A Nevada energy developer says it has developed an environmentally clean way of using animal waste from chicken farms across the state to light up homes and offices. Green Energy Solutions wants to convert the bird droppings into methane and use the clean-burning gas as a renewable fuel to generate electricity.
The new company is one of many that hope to benefit from a 2007 state law that requires electric utilities to increase their reliance on renewable fuels, such as solar energy, poultry waste and swine waste. But green remedies, like all answers to complex problems, cause side effects.
Poultry waste, despite its abundance, has so far proven a problematic fuel. When burned directly, it spews air emissions comparable to those from a coal-burning power plant. Green Energy Solutions proposes to solve that problem by extracting methane from the waste and leaving behind an odorless sludge that can be used as fertilizer.
In recent public filings with the N.C. Utilities Commission, the developer has said it is building a power plant in South Carolina that is set to begin operating in June 2010. According to filings, it is operating several similar facilities in Europe and has contracts or commitments with 13 poultry farms in North Carolina to supply organic fuel. Green Energy Solutions would generate electricity at the farm and sell the power to an electric utility.
Company vice president Julian Cothran says Green Energy Solutions has submitted proposals to Progress Energy and Duke Energy, as well as to ElectriCities, which represents municipal power agencies, and to GreenCo, an arm of the state's rural electric cooperatives.
"The challenge is getting a power purchase agreement signed to sell the electricity," Cothran said. "We're not polluting the atmosphere. We're not polluting the ground."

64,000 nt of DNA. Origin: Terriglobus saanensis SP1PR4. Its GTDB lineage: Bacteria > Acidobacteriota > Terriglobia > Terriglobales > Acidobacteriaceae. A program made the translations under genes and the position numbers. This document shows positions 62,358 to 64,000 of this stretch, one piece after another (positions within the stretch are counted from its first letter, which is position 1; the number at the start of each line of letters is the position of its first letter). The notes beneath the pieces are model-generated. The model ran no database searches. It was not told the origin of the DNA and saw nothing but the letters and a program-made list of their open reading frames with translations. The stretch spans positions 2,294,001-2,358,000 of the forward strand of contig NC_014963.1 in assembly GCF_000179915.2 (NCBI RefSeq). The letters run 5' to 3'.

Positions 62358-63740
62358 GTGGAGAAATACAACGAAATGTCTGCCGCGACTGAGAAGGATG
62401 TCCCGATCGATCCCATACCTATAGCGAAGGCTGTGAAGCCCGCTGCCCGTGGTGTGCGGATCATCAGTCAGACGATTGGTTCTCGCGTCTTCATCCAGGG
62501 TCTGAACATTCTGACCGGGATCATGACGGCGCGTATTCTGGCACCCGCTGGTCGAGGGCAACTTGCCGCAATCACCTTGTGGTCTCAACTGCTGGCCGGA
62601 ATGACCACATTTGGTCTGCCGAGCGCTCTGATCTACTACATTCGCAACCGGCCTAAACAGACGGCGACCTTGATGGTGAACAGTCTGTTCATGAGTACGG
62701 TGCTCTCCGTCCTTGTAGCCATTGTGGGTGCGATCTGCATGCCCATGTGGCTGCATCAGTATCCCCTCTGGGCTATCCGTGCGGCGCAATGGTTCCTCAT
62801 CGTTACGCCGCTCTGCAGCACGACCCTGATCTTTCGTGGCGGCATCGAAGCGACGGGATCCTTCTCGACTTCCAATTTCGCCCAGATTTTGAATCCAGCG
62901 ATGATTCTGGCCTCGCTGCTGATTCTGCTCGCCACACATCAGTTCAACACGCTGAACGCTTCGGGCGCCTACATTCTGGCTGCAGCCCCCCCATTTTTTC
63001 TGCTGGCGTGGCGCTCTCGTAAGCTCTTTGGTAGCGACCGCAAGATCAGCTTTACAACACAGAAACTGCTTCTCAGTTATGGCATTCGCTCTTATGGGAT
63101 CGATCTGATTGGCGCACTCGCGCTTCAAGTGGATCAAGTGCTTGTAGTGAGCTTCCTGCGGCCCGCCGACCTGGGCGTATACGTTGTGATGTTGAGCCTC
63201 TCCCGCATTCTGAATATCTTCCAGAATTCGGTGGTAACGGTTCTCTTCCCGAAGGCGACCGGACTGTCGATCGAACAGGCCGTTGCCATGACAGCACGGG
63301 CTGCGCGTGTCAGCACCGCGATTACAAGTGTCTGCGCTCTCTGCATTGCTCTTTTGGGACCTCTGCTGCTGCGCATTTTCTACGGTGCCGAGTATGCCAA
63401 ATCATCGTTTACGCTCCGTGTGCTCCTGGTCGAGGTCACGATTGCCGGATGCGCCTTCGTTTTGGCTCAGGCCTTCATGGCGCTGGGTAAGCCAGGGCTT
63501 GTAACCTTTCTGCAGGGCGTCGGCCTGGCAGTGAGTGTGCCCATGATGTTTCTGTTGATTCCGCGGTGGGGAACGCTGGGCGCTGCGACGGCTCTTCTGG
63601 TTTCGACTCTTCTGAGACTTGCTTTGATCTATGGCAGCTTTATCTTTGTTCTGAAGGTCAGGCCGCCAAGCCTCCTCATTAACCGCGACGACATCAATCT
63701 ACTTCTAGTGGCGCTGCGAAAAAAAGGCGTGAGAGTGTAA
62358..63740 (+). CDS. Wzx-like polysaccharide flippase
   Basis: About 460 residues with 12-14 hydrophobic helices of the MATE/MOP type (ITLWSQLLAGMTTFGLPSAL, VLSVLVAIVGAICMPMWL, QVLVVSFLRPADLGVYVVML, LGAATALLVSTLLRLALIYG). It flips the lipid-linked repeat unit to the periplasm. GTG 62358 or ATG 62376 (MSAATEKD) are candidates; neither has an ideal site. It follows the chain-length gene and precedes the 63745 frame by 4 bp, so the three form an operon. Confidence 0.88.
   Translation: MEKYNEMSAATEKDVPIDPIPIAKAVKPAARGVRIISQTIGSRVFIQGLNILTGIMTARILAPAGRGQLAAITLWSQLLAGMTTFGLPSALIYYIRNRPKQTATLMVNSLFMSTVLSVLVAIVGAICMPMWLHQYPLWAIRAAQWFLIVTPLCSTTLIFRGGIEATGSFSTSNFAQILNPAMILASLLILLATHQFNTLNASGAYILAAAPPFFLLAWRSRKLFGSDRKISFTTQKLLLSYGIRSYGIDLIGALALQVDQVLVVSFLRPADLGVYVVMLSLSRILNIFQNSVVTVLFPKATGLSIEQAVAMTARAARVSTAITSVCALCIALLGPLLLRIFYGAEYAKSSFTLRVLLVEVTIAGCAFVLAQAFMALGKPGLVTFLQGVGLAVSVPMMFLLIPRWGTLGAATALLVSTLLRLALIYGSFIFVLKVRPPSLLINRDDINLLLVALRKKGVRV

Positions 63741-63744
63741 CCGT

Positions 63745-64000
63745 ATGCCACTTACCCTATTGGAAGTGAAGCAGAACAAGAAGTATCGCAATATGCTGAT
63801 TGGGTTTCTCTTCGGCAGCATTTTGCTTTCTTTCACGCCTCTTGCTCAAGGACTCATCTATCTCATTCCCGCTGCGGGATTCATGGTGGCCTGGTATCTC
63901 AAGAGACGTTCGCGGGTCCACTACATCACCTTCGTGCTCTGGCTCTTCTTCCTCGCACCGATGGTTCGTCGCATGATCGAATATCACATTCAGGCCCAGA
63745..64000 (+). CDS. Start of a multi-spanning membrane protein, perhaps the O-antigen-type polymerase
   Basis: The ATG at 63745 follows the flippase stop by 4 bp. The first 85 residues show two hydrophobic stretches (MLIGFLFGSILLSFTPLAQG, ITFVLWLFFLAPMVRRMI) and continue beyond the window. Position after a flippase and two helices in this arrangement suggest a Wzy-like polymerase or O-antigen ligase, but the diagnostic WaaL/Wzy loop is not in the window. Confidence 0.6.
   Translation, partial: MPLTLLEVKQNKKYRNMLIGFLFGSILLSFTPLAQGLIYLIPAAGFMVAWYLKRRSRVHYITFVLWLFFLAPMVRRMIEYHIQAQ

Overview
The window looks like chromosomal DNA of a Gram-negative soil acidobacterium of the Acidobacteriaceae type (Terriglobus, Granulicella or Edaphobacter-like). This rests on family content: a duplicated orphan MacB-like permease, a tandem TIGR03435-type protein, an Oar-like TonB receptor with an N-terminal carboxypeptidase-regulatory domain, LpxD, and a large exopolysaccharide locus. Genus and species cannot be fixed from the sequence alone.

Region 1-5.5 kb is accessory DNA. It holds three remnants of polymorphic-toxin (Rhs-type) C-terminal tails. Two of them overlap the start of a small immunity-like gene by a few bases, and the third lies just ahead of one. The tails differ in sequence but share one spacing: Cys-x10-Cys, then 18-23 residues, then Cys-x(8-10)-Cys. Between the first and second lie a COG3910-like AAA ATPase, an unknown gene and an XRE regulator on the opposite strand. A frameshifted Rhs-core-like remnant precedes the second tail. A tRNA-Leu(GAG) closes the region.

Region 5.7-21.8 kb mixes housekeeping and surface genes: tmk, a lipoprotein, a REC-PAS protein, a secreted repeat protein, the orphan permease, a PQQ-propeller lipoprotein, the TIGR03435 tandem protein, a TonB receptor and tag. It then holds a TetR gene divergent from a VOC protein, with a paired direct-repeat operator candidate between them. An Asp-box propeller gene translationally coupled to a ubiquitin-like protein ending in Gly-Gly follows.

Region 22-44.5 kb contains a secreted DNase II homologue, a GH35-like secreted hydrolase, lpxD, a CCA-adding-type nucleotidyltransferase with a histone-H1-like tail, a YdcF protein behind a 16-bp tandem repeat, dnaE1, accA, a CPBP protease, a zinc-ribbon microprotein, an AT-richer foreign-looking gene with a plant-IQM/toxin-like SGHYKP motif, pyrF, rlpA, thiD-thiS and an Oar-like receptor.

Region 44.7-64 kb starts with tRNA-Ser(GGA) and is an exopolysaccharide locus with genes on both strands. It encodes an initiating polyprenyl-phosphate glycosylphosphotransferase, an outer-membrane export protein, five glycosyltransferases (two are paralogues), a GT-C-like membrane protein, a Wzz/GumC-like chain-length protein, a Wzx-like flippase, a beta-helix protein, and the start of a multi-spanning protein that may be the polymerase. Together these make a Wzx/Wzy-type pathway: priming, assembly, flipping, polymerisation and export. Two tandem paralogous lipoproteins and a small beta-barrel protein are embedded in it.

Representatives from the power companies were not available for comment, but Cothran told the utilities commission in a recent filing that the utilities have been slow to embrace Green Energy Solutions. Progress Energy said the price was too high and signing a 25-year contract was too risky. GreenCo was not responsive, Cothran said in a filing. Cothran said the prices he's negotiating are confidential, but the talks are continuing.
In the filing, Cothran cites among his qualifications two engineering degrees and 40-plus years' experience in engineering in the U.S. Army and private industry. He launched the company in Nevada in 2007 with colleagues.
The only colleague named in the company's registration with the N.C. Department of the Secretary of State is A.T. Mathis, listed as Green Energy Solutions' president, treasurer and secretary. Mathis did not return a phone call or an e-mail message, and Cothran did not respond to further questions about his partner.
Green Energy Solutions shares a street address with another Mathis venture, Boss Business Services, which specializes in asset protection planning, tax advice and other business services. Last month, Boss Business Services launched a new product, the Business Optimizer, which costs $495 and is guaranteed to help customers find $2,500 in tax overpayments, missed deductions and other oversights.
Green Energy Solutions is not the first company to try to tap poultry waste as a renewable resource. Fibrowatt, based in Pennsylvania, operates a facility in Minnesota and has selected three sites in this state for development. Fibrowatt, which would burn the waste, hasn't signed contracts to sell power in this state, and was fined $65,000 this month for exceeding pollution limits in Minnesota.
Methane as source
Methane is used to generate electricity in North Carolina and elsewhere in this country, primarily by tapping large concentrations of gas seeping from landfills.
Burning methane is "carbon neutral," Cothran said. When burned, methane emits about half the carbon dioxide that is emitted by burning coal. Burning coal introduces new carbon dioxide into the atmosphere, whereas burning methane releases carbon dioxide that would have come out anyway when animal waste deteriorates naturally.
"It's total waste-to-energy," he said.
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